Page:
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Komets

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Bob Chase interview

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Cathie Rowand | The Journal Gazette
WOWO’s Bob Chase greets former Komet players at Friday’s season-opener at Memorial Coliseum.

Broadcaster Chase will be honored

Veteran voice of Komets to get Lester Patrick Trophy

– Bob Chase will receive the Lester Patrick Trophy, one of the highest honors in all of hockey, today for his outstanding service to the sport in the United States.

He was chosen, in part, because of all the people he has influenced – players, fans and other broadcasters, such as Mike Emrick, a member of the Hockey Hall of Fame, who was mentored locally by Chase.

So it raises the question: Who influenced Chase?

When Chase began calling the Komets’ games on WOWO in 1953, there weren’t many well-known broadcasters. Chase borrowed a bit from Foster Hewitt and Danny Gallivan, famous for their work on “Hockey Night in Canada,” but he looked elsewhere for his greatest mentoring.

His father, Gunnard, was the person who set Chase on the path to a career now 60 seasons strong.

“My dad was my best and worst critic,” Chase said. “He would listen to me and say, ‘Bucko, you didn’t give the score too many times last night. I couldn’t tell what was going on.’ Or, he’d say, ‘You sounded good, you sounded like you, and I know who you are because you grew up in my family. And I like you being yourself.’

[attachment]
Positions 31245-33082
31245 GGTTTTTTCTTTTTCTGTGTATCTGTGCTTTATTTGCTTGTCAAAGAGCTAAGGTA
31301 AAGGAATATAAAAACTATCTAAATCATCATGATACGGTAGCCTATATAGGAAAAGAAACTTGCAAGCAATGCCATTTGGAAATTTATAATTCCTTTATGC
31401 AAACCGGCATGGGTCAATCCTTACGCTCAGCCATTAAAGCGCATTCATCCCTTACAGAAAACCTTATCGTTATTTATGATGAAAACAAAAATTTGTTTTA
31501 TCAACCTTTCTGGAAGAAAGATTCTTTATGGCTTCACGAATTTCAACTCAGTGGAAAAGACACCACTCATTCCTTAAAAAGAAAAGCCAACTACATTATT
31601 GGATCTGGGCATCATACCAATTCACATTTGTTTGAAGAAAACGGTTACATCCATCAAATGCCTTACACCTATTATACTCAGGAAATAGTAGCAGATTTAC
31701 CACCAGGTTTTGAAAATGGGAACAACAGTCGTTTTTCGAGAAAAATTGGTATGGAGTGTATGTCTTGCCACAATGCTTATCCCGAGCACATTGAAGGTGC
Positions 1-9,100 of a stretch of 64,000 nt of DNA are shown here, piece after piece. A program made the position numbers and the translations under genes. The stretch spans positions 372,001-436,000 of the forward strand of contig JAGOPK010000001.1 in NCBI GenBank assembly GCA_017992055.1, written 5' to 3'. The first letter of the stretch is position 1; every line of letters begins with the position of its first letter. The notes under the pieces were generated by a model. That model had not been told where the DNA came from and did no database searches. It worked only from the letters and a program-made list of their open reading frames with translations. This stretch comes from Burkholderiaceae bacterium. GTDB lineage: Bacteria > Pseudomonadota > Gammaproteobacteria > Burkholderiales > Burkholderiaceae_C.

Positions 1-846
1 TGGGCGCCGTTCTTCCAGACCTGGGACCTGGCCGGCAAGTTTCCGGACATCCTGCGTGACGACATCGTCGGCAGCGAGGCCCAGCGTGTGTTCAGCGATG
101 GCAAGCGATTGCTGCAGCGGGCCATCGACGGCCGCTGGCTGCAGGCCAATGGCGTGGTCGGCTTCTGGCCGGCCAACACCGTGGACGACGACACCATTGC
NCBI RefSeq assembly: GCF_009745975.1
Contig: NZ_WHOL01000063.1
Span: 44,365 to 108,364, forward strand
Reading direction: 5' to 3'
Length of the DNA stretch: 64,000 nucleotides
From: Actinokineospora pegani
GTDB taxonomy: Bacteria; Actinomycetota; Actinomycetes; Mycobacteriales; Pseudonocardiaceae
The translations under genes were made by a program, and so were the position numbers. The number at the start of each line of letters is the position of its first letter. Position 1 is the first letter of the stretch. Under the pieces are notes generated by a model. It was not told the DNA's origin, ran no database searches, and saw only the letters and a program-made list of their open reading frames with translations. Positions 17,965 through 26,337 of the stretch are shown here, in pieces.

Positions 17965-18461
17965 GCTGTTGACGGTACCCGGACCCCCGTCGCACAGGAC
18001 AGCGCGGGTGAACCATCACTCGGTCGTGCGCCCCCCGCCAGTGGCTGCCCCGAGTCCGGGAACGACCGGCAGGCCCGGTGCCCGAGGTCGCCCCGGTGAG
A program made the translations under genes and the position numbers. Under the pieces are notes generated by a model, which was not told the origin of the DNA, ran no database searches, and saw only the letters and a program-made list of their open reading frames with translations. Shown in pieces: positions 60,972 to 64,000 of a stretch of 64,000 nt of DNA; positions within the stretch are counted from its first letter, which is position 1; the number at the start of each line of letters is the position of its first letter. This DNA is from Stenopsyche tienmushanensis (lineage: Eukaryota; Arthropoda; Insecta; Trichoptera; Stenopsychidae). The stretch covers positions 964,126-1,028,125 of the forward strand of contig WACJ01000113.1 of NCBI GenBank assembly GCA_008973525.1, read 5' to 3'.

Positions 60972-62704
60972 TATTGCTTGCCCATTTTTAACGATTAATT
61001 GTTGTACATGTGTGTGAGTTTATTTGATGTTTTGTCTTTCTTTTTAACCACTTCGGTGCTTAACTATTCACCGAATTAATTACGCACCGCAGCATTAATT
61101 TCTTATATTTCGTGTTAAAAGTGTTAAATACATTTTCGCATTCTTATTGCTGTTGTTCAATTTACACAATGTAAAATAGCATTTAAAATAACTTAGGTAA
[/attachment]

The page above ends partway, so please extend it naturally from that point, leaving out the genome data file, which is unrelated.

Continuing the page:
“That turned out to be my key, just trying to be me.”

Chase, who was born in Negaunee, Mich., as Bob Wallenstein, never set out to be a sports broadcaster. He was a player and, after serving in the Navy during World War II, he began his radio career as a student at Northern Michigan.

He began covering the Komets shortly after joining WOWO.

But there was a hitch.

“My first day on the job, the (operations) manager told me, ‘You’ve got to change your name.’ I kind of bristled and said, ‘I don’t change my name for anything,’ ” Chase said. “He told me to understand that Wallenstein is way too long a name and it’s got to be brisker, sharper for air use.”

It didn’t take long for him to settle on Chase.

“The opps manager said, ‘Where the hell did you get that?’ I said, ‘Be careful, that’s my wife’s (maiden) name,’ ” Chase said. “I didn’t even consult (Murph), but I made my father-in-law a lifetime ally. He had five girls.”

When Chase, 86, learned from NHL commissioner Gary Bettman in September he would be getting the Lester Patrick Trophy, along with Patrick’s grandson, longtime Washington Capitals executive Dick Patrick, Chase had a condition: It had to be awarded to Bob Chase-Wallenstein.

“I wanted to make sure my name is on it with due credit to my parents,” said Chase, who will have longtime Komets great Terry Pembroke as one of his guests today in Dallas at the U.S. Hockey Hall of Fame induction celebration.

The master of ceremonies will be ESPN’s Steve Levy, one of the many broadcasters who took Chase’s biggest advice: be yourself.

“My philosophy always was if you can be who you are, you don’t have to remember tomorrow what you did yesterday to be the same way,” Chase said.

jcohn@jg.net

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